Mr. Boyer’s War

For eight years, Craig Boyer was a senior executive at Callidus Capital, and by the time he quit in 2016 he was its chief underwriter and vice president. But last year Boyer sued Callidus for CA$100,000 in damages, claiming the company had denied him health and other benefits and seeking the return of his stock options.

It’s safe to say that when Boyer left Callidus, he was clearly an unhappy man. In his claim, he said he had been subjected to “abusive management conduct” in the form of “abusive email and verbal treatment” from Callidus CEO Newton Glassman, including “on occasion, physical abuse.” Boyer even mentioned how in 2016 he was “participating in a meeting where a senior officer of the defendant’s parent [company] physically attacked the plaintiff’s immediate superior.”

Boyer’s portrait of Callidus as a “poisoned” workplace, whose management style focuses on the “berating and belittling” of employees, is not an isolated one: Two former employees of Callidus’ parent company, Catalyst, have alleged in court filings that they had witnessed numerous instances of Glassman being emotionally or verbally abusive to his colleagues.

Yet Callidus, in a statement of defense and counterclaim, has denied Boyer’s allegations of a poisoned work environment, saying he never raised such issues while working at the company. The statement also said, “all of Callidus’ employees are treated fairly and with dignity.” In fact, Callidus claimed that Boyer had developed a reputation of being difficult with employees who reported to him.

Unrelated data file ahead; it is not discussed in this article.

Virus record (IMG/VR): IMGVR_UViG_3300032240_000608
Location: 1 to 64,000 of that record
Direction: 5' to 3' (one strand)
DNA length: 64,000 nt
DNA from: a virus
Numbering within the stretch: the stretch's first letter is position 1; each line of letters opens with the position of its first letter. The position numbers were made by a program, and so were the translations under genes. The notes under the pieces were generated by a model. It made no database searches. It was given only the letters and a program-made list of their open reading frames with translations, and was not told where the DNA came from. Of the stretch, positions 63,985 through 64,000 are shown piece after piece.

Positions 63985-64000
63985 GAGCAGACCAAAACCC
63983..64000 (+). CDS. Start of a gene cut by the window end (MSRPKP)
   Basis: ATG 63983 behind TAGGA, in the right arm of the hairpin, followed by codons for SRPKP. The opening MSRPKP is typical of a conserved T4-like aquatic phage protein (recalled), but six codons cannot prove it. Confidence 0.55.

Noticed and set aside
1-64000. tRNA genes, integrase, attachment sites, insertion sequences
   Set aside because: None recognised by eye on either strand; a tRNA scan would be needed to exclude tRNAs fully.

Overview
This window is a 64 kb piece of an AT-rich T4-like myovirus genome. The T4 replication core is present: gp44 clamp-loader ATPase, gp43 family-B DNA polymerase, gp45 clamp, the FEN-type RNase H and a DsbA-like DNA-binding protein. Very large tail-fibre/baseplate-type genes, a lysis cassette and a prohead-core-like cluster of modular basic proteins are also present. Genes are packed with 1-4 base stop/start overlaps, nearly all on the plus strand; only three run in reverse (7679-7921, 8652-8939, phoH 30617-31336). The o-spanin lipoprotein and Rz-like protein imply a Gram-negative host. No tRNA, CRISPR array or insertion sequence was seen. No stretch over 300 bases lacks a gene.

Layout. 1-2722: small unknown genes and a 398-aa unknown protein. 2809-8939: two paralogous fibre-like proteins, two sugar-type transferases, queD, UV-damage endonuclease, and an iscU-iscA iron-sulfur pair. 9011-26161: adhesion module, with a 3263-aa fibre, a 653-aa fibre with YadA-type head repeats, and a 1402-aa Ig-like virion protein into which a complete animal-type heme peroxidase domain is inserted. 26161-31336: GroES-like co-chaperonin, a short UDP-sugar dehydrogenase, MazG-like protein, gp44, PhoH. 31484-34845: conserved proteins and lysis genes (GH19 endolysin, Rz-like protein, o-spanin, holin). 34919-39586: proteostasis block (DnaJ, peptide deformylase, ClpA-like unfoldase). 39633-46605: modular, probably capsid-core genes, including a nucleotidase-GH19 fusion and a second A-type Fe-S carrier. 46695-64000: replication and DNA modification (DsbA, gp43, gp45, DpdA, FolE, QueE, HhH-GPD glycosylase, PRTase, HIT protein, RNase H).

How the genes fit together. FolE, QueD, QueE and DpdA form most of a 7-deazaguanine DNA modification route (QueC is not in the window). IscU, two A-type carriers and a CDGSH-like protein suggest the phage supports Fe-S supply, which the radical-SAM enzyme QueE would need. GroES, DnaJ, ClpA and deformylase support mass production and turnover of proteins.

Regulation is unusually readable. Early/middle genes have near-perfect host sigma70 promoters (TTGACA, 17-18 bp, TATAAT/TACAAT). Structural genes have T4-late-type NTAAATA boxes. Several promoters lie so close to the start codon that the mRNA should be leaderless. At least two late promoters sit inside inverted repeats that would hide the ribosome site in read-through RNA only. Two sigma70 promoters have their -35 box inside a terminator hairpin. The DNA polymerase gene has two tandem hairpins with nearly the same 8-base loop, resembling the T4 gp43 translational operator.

Moreover, Callidus struck back with a CA$150 million counterclaim, accusing Boyer of being incompetent in “failing to properly monitor loans in his portfolio.” Specifically, the counterclaim alleged that Boyer had failed to conduct proper due diligence on Gray Aqua, a fish farming company in eastern Canada, by ignoring the fact its fish stock could not be used as collateral.

Plus, Callidus accused Boyer of encouraging another borrower, Xchange Technology Group, to “artificially inflate the results shown on their . . . financial statements.” And Boyer did not inform Callidus’ credit committee that Xchange’s financial statements were “based on an artificially inflated before interest, taxes, depreciation and amortization, or EBIDTA,” according to Callidus.

When these and other problems were brought to his attention, Callidus alleged, Boyer abruptly quit.

In a reply and defense to the counterclaim, Boyer’s lawyers hit right back, saying he had no authority over others within the company. The lawyers asserted that Boyer had properly monitored the loans in his portfolio and it was his (unnamed) colleagues, after assuming oversight of his loan book, who had made mistakes, especially in Gray Aqua’s case. Boyer’s lawyers denied that he had pressured Xchange to artificially inflate the EBITDA figures.

“The complaints respecting the work environment were open and notorious and well known to those who perpetrated them” Boyer’s lawyers wrote, adding that Callidus’ counterclaim was “raised for ulterior purposes.” They asserted, “Callidus is subject to multiple complaints and regulatory investigations with respect to its material non-disclosure to fund members and the public as to the status, and transfer, of its various investments” and the counterclaim was therefore designed to “deflect these complaints and investigations.”

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